David Robbins: Dr Johnson might not agree, but I relished that warm glow of patriotism
The President was due any minute now. Outside, the town band was waiting. A couple of gardai were on standby. A lone piper stood on a traffic island. The town square in Listowel was bathed in late evening sunshine. "We're poxed with the weather," someone said.
There was a good-natured unruliness about it that was quintessentially Irish. It could have been any town, or indeed any president, from Douglas Hyde onwards. The scene has hardly changed in almost a century.
Inside the hall, there was a kind of relaxed mayhem. We were asked to stand for President Higgins's arrival, and again for his departure. A harpist played, a singer sang, and sang again when the President was delayed. The old rhythms, and the old lyrics, had power yet.
And then he was at the entrance, along with his wife and his female aide-de-camp. A small retinue for a small country. We thought of the informality of it all. No men peering down manholes, like they did for another presidential visit.
The President made his way to the platform and people stood, clapped and cheered. There were whoops too, and exhortations of the "Go on ya boy ya" sort.
And something else happened. There was a thrill that ran through the room, a welling up of emotion, of fellow-feeling, a kind of pride. I remembered it from somewhere before. It was patriotism.
The President, who was here to open Listowel Writers' Week, spoke about writers and about the need for creativity, the need to break out of old ways of thinking, especially economic thinking.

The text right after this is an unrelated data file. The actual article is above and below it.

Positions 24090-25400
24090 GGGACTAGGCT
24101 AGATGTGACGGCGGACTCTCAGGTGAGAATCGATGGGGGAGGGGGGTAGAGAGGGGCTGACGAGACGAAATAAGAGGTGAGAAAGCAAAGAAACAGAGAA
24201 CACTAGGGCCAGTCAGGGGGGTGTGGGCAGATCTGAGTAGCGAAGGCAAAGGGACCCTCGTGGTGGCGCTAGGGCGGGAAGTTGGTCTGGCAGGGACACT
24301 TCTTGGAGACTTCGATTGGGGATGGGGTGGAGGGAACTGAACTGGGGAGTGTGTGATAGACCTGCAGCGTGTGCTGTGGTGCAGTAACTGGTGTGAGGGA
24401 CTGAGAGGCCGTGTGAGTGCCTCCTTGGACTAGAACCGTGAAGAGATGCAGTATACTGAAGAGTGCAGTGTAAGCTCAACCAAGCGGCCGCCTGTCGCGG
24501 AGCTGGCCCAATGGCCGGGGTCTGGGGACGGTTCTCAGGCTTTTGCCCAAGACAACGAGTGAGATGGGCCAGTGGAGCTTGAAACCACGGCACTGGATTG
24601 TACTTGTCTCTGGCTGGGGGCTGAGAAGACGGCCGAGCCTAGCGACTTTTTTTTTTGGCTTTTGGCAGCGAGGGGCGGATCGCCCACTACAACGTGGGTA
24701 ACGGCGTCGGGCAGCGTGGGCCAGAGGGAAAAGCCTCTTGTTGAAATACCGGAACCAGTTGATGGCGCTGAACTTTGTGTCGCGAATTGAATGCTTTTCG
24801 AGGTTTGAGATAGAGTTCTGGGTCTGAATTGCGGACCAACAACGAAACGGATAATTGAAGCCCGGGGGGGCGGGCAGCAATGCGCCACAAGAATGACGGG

He was, of course, in his element, among writers and those who care about writing. This was his world. He knew it well. Sure, hadn't he put in the long hours above in John B Keane's pub talking poetry deep into the night.
When he had left, I asked the people next to us if they had felt that same thrill of something on seeing their president among them. "Something happens to them the moment they're inaugurated," one said, "they take on the aura of the office."
There's something in that, I thought, and I remembered the last time I had felt it. It was when President McAleese spoke at the GIY Convention a couple of years ago.
There was that same pride in her, that same surge of emotion, when she came into the room, her smart, sword-wearing aide-de-camp at her side. It wasn't so much what she said -- although she spoke well, and knowledgeably, about spuds -- it was the fact of her presence and what she stood for.
There was another time. It was the opening of Farmleigh, newly refurbished by the Office of Public Works, and thrown open to all and sundry over a few summer days in 2005.
We lay on the grass and listened to the RTÉ orchestra. An Army band played elsewhere. There was a fly-over of what must have been the entire Air Corps. It was a moment when it was possible to feel proud to be a citizen of this republic.
Patriotism, according to Dr Johnson, is the last refuge of the scoundrel. When you think of some of the evils done in its name, you can see where he's coming from.
When I was growing up, and the generation who fought against the British (and then against each other) was fading, there was a lot of patriotic one-upmanship.
Now, the heat has gone out of the word, and what is left is a kind of occasional warm glow you feel when your president walks into a hall in Listowel of a summer's evening.